It's sad, but they don't look and see that I have a soul. That I too am a human being.
No, they just look and salivate over my charts.
Which they should because my charts rule. Especially two new ones I've happened upon.
House price to income and house price to rents.
Now I know this concept has existed before. The Economist had a chart about 18 months ago. The problem is IT WAS 18 MONTHS AGO AND it was indexed (suggesting to me the person who compiled the data (from HSBC) didn't have actual rents data available to him, but did have growth rates and so the best they could do was index it)
Regardless, the concept behind these metrics is identical to the concept of a P/E ratio. With stocks, how do you know if one stock is better valued than the other? Well, take the price of the stock and divide it by that stock's earnings. This gives you a P/E ratio and shows you, in essence how much you are paying in stock price to be entitled to $1 in earnings. Thus, the higher the P/E ratio, the more expensive the stock is.
The same concept can be applied to property. Property, like stock, is an asset. And like any other asset it has the ability to create a certain amount of income. So you take the price of a property and divide it by its potential income and you get a similar P/E measure except for property.
In this case, property usually generates income in the form of rent. So what I did was take the median household price in the US and divide it by the national average "Fair Market Rents (FMR)" to get this "real estate P/E"
The results are not pleasant, but what we'd expect. Property prices have increased at a rate faster than rents. Suggesting property is still overvalued.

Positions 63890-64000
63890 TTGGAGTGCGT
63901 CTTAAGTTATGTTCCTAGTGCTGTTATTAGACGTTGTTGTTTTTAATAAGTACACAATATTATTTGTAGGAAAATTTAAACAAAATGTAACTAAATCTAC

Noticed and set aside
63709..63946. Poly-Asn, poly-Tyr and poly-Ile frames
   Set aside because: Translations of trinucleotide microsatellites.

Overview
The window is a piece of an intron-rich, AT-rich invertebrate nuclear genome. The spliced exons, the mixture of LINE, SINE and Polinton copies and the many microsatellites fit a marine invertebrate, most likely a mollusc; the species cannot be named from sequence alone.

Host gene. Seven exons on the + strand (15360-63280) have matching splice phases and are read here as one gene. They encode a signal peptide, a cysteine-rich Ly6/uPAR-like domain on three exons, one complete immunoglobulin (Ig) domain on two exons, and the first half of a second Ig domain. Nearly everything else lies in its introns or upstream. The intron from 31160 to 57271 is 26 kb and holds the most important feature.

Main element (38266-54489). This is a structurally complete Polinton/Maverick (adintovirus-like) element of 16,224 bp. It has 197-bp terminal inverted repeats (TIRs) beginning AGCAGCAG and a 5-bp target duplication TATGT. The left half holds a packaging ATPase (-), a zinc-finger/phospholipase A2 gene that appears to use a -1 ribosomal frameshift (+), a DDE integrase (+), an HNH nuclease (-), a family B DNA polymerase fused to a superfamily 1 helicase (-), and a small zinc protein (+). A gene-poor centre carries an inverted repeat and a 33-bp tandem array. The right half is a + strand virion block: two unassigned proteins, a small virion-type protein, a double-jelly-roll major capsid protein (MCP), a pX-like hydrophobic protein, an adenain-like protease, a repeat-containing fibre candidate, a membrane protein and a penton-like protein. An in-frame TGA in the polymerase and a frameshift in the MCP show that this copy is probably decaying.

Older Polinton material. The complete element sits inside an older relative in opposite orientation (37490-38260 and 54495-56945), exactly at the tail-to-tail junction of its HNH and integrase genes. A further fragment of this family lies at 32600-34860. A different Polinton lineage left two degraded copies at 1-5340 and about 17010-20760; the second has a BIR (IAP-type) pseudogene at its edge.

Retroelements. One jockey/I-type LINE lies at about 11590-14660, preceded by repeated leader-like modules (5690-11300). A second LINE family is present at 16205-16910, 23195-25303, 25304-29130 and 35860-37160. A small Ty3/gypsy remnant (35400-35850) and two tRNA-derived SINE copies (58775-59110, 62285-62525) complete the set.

Their is, however a problem in using rents for estimating the over/undervaluation of property;
Not all property is rented out.
Matter of fact, most property is lived in therefore there are no rents.
That's OK, because we can still gauge a P/E ratio for property using "median household income."
How much does the median household cost relative to the income of the average household.
And again we see that housing prices have appreciated much faster than incomes. ie-incomes have not kept up.
Based on these figures you can infer how much property has to come down in price in order to be inline with historical values. Based on house price to rents property would have to come down by about 40% to get back in line with historical values.
Of course rents could come up by 40% which would mean housing prices wouldn't drop at all, but given the glut of condos being converted into apartments and that developers are still trying to push inventory on the market, this is unlikely to happen.
Based on house price to income property prices would have to drop by 21% to come back into line.
Doing the advanced, PhD econometric dance, high-end, hoity toity, fancy schmancy mathematics, economists take the simple average between the two and say that property has about a 30% correction ahead of it (or an laughable 30% increase in rents).
Now, those of you who have your equity built up in your house and wear your property price like a badge of honor. And those of you who borrowed all the equity out of your house so that you could to buy crap you don't need. And all the thousands of developers who have become accustomed to growing by leaps and bounds and making big time money without seeing if the market can absorb your inventory. And all you fake-richy-riches out there who just borrow borrow borrow, never work a damn day in your life, and use other people's money to maintain a lifestyle you truly never could afford in the first place are ALL going to get angry and mad and blame me for the above data.
And that I'm wrong.
And that there's "x,y and z" reasons why property will rebound.
And that we're just in a temporary lull.
And that such a severe crash in housing prices cannot happen.
Oh really? Remember Dotcom Mania?
I'm just the messenger people.
Get ready for a serious dose of reality.